When/Where to use RemoveHandler?

The documentation insists that it is important that we remove handlers when we’re done with them but it doesn’t say why. Nor does it talk about what to do if your handler is never called.

For example, let’s say that I have a URLConnection that is instantiated in code and I create two handlers… one for the ContentReceived event and one for the Error event.

Connection = New URLConnection
AddHandler Connection.ContentReceived, WeakAddressOf HandleList
AddHandler Connection.Error, WeakAddressOf HandleError

As per the documentation, we should include a RemoveHandler statement after handling the events…

Private Sub HandleList(sender As URLConnection, URL As String, HTTPStatus As Integer, content As String)
  #If TargetMacOS
    #Pragma unused sender
  #EndIf
  
  // Do something with the data received...

  // Remove the Handler...
  RemoveHandler Connection.ContentReceived, WeakAddressOf HandleList
  
End Sub
Private Sub HandleError(sender As URLConnection, e As RuntimeException)
  #If TargetMacOS
    #Pragma unused sender
  #EndIf

  // Do something about the error...
  MessageBox(e.Message)

  // Remove the Handler...
  RemoveHandler Connection.Error, WeakAddressOf HandleError

End Sub

Logically, only one of these events are going to be called. Is that going to be a problem?

If so, is it perhaps better to put the RemoveHandler statements in the Destructor of the class instead? That way all Handlers are removed.

1 Like

Or is it common practise to remove both handlers in both methods. Knowing that only one of them will be called, removing both either way also solves the problem, yes?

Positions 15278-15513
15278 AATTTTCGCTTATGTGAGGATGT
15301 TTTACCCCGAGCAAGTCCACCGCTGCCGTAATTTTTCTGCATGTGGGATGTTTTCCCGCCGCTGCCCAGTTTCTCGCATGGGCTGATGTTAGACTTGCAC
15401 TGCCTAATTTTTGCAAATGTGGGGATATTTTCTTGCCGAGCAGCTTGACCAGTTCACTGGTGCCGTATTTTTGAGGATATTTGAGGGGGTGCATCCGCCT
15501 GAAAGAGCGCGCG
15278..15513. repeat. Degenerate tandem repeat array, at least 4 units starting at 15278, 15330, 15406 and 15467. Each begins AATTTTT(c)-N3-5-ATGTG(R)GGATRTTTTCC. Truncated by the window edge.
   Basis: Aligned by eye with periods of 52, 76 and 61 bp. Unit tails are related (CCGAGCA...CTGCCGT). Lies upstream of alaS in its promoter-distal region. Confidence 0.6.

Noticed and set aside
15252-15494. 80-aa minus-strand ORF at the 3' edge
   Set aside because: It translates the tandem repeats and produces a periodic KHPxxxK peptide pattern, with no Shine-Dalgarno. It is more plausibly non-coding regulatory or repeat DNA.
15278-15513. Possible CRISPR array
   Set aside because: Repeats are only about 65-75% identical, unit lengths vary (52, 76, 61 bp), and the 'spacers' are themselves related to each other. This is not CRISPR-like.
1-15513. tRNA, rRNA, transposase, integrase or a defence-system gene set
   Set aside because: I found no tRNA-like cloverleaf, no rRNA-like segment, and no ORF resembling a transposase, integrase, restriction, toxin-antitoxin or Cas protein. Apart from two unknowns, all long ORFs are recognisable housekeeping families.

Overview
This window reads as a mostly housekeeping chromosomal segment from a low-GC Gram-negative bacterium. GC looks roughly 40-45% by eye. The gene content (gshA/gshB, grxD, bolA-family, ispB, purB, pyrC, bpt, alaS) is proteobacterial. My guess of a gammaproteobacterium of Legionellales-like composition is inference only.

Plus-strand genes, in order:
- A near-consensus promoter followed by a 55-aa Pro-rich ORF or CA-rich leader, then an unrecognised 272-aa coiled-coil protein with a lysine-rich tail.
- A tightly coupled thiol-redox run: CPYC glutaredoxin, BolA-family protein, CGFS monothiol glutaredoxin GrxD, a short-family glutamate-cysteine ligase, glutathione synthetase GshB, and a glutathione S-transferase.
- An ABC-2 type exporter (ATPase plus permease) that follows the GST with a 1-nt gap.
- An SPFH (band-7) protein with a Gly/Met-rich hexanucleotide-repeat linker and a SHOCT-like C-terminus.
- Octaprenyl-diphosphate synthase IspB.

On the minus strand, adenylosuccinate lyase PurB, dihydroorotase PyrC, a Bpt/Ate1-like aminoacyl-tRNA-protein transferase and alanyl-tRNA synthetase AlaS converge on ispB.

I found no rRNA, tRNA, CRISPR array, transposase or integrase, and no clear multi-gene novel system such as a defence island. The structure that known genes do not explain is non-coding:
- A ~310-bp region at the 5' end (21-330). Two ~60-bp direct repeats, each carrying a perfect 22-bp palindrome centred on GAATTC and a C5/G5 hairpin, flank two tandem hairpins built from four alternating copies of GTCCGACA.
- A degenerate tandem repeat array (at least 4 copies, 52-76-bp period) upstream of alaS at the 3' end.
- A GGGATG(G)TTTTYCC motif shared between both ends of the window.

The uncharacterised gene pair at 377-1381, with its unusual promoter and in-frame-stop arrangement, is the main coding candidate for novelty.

I am wondering why removing the handlers is so important. Do they remain in memory even after the object, within which they were created, is destroyed?

[quote=496843:@Kristin Green]The documentation insists that it is important that we remove handlers when we’re done with them but it doesn’t say why.
[/quote]
Depending on how you initially created it it adds a reference to the item that contains the method and that can prevent the item from being properly destroyed if you never remove the reference (ie/ never removehandler)

[quote=496843:@Kristin Green]Nor does it talk about what to do if your handler is never called.
[/quote]
Not being called is not an issue insofar as references are concerned or whether you should remove the handler
If you added a handler you should remove it

[quote=496900:@Norman Palardy]Not being called is not an issue insofar as references are concerned or whether you should remove the handler
If you added a handler you should remove it[/quote]

So, do you think I should remove both handlers at the end of both handler methods? As below?

Private Sub HandleList(sender As URLConnection, URL As String, HTTPStatus As Integer, content As String)
  #If TargetMacOS
    #Pragma unused sender
  #EndIf
  
  // Do something with the data received...

  // Remove all of the Handlers...
  RemoveHandler Connection.ContentReceived, WeakAddressOf HandleList
  RemoveHandler Connection.Error, WeakAddressOf HandleError
  
End Sub

[code]
Private Sub HandleError(sender As URLConnection, e As RuntimeException)
#If TargetMacOS
#Pragma unused sender
#EndIf

// Do something about the error…
MessageBox(e.Message)

// Remove all of the Handlers…
RemoveHandler Connection.ContentReceived, WeakAddressOf HandleList
RemoveHandler Connection.Error, WeakAddressOf HandleError

End Sub[/code]

Would it be just as good to simply put the remove handler statements once in the destructor of the class that added them? Or would there be a performance penalty associated with keeping them around?

Whether you should remove them at that point is hard for me to say
The destructor of the object that added them seems like a better place BUT, if they manage to create a reference cycle then the destructor may not execute and now you just leak objects

Be particularly careful with WeakAddressOf
There is no way to test whether the target has been nil’d and that can cause its own unique set of issues
<https://xojo.com/issue/26060>

Personally I try really really hard to avoid using AddHandler as much as I can

i would say as long the object Connection is valid
the events should be processed.
if you subclass this URLConnection
you can add the events by menu and do not need
to use add/ remove handler.